Basel III Slashes Capital Requirements for Most Mortgages, Operational Risk

Volume 6, Number 9
December 12, 2018

Basel III Slashes Capital Requirements for Most Mortgages, Operational Risk

 The Basel Committee on Banking Supervision on December 7th issued the final version of Basel III with significant regulatory capital reductions for community-based financial cooperatives in the areas of residential mortgage lending and operational risk.  The final version of Basel III also preserves favorable treatment for non-mortgage loans to consumers and small businesses, but increases large banks’ capital requirements.  

 “Credit unions, mutual banks and building societies around the world should save billions of dollars under these new Basel III reserve requirements, which respond to years of lobbying by World Council of Credit Union’s (WOCCU) for regulatory relief,” said WOCCU Vice President and General Counsel Michael Edwards.  ”The Basel Committee has also responded to our advocacy by making large banks subject to minimum capital requirements that are more in-line with the Basel capital rules applicable to community-based institutions, which will help level the regulatory playing field.”

 WOCCU’s detailed summary of the final version of Basel III is available here.  The key points of the final Basel III standard for community-based financial cooperatives include:

  • The 75 percent of face value “regulatory retail” risk-weight for most non-mortgage loans to consumers and small businesses is preserved.  This category includes credit cards and other unsecured loans to consumers, consumer auto loans and leases, and business loans to small and medium-enterprises;
  • Operational risk reserves for virtually all community-based financial cooperatives will be reduced by roughly 20 percent compared to Basel II.  Larger institutions’ operational risk reserves will typically be higher than under Basel II;
  • Residential mortgage-loan risk weights are reduced by between 5 and 15 percentage points—translating to a capital reduction of between roughly 14 percent and 43 percent per loan—for residential mortgages with at least 20 percent equity or which have mortgage insurance or a guarantee.  These final risk weights are significantly lower than Basel II’s requirements as well as lower than the Committee’s proposal, which would have only reduced mortgage capital requirements for mortgages with at least 40 percent equity;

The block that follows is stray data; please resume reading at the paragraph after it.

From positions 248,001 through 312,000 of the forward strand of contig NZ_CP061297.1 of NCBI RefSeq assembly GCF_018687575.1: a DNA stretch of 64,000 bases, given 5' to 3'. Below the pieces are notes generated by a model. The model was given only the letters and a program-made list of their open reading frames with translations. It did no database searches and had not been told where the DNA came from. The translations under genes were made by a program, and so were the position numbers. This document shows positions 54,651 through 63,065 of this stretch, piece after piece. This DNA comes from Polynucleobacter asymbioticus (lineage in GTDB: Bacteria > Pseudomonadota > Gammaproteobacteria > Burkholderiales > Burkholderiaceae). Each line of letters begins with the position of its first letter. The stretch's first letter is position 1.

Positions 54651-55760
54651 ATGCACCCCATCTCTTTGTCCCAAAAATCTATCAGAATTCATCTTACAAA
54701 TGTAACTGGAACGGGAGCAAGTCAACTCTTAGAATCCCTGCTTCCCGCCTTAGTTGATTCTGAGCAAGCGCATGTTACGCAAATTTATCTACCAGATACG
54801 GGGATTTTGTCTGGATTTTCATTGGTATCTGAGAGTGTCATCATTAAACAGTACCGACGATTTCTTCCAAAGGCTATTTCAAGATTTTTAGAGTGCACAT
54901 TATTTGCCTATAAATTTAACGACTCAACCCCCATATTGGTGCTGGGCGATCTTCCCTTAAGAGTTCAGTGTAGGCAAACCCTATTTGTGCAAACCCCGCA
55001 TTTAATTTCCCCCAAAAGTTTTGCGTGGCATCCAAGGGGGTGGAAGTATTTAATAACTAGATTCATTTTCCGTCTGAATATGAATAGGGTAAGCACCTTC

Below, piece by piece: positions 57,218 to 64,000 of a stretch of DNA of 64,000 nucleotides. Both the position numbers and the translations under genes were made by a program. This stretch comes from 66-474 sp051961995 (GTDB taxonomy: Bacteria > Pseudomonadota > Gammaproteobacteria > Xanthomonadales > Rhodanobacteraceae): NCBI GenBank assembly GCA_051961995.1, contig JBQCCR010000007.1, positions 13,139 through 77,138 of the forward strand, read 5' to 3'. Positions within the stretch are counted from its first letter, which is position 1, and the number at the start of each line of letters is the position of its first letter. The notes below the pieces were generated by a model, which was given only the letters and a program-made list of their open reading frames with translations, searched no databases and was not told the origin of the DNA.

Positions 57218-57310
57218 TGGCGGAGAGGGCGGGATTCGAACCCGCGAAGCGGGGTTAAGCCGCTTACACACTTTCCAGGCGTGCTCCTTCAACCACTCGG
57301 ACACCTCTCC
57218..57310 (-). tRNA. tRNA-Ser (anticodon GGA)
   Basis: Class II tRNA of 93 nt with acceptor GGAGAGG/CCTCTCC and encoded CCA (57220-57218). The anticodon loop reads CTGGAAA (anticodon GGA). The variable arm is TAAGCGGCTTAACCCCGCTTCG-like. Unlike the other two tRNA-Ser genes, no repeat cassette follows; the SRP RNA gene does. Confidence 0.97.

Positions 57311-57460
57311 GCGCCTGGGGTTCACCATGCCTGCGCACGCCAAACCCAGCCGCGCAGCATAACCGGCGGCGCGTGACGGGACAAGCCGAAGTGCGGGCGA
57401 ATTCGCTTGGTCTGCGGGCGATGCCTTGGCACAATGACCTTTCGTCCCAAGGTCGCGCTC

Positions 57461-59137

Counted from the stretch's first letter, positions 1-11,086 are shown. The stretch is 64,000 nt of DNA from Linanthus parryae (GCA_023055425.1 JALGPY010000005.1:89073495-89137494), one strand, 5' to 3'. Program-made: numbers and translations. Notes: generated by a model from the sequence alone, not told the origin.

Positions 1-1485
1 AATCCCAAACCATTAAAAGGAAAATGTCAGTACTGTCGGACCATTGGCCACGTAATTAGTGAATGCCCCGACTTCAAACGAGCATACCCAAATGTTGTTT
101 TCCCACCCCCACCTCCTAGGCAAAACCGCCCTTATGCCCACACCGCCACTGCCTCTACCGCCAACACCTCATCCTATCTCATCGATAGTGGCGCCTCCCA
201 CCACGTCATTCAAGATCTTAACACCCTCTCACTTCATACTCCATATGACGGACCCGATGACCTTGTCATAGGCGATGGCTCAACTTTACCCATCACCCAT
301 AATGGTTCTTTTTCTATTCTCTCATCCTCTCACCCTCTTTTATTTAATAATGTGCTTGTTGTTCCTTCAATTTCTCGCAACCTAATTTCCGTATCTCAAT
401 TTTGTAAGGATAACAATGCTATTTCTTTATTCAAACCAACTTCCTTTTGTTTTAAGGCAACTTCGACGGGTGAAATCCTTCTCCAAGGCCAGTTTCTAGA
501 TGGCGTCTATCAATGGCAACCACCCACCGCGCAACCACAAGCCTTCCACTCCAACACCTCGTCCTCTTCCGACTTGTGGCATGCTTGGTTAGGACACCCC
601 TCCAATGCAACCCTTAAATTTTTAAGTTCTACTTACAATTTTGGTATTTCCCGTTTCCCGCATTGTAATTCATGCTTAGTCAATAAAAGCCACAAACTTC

• For mortgage insurance or guarantees, the risk weighting for the guaranteed amount can be as low as 0 percent if the guarantor is a government-sponsored enterprise, or as low as 20 percent in the case of private mortgage insurance;
  • Mortgages for second homes or investment properties are treated as owner-occupied residential mortgages for regulatory purposes unless more than 50 percent of the funds needed to pay the mortgage come from rental income;
  • For second-home or investment-property mortgages that are materially dependent on rental income, the final risk weightings are usually 30 to 45 percent of face value so long as the loan has at least 20 percent equity.  This is a significant concession from the Basel Committee’s proposed 70 to 120 percent risk-weight for most second-home or investment-property mortgages;
  • Large banks will be subject to a new “capital floor” that will not allow them to reduce their capital requirement to less than 72.5 percent of what their capital requirements would be under the Basel III standardized approach.  Basel II had no capital floor and World Council advocated strongly for the Committee to establish one for big banks;
  • Global Systemically Important Banks will have a higher leverage ratio requirement than other institutions; and
  • The compliance dates for the revised standardized approaches to credit risk and operational risk are delayed from January 2019 to January 2022.


WOCCU Urges Changes to International Association of Deposit Insurers Guidance on Resolution of Financial Cooperatives

World Council of Credit Unions (WOCCU) filed comments in November with the International Association of Deposit Insurers urging significant changes to the Association’s draft paper on Resolution Issues for Financial Cooperatives: Overview of Distinctive Features and Current Resolution Tools.  

“Demutualization should be a last resort for resolving financial cooperatives,” said WOCCU Vice President and General Counsel Michael Edwards. “Maintaining the availability of cooperative financial services to ordinary physical persons and small and medium-enterprises is important for promoting financial inclusion in all types of communities, especially rural districts and poor urban areas that are underserved by commercial banks because of a perceived lack of profitability."

WOCCU urged the Association to reduce regulatory burdens on financial cooperatives by making the following changes in the final version of its standard: 

  1. Demutualization should be used only when a business combination with another financial cooperative is not possible;
  2. Mergers or purchase and assumption transactions with another financial cooperative should be supervisors’ preferred resolution method;
  3. The Association’s paper should include recent Basel Committee on Banking Supervision, Canadian Office the Superintendent of Financial Institutions, and European Union capital rules for financial cooperatives which have increased cooperatives’ ability to recapitalize; and
  4. Supervisory tools available before the point of non-viability, such as capital restoration plans and similar prompt corrective action measures, should be emphasized.

Michael S. Edwards
VP & General Counsel
World Council of Credit Unions (WOCCU)
601 Pennsylvania Ave., NW, Washington, DC 20004-2601 USA
Office: +1-202-508-6755 | Mobile: +1-215-668-5240 | Fax: +1-202-638-3410 |

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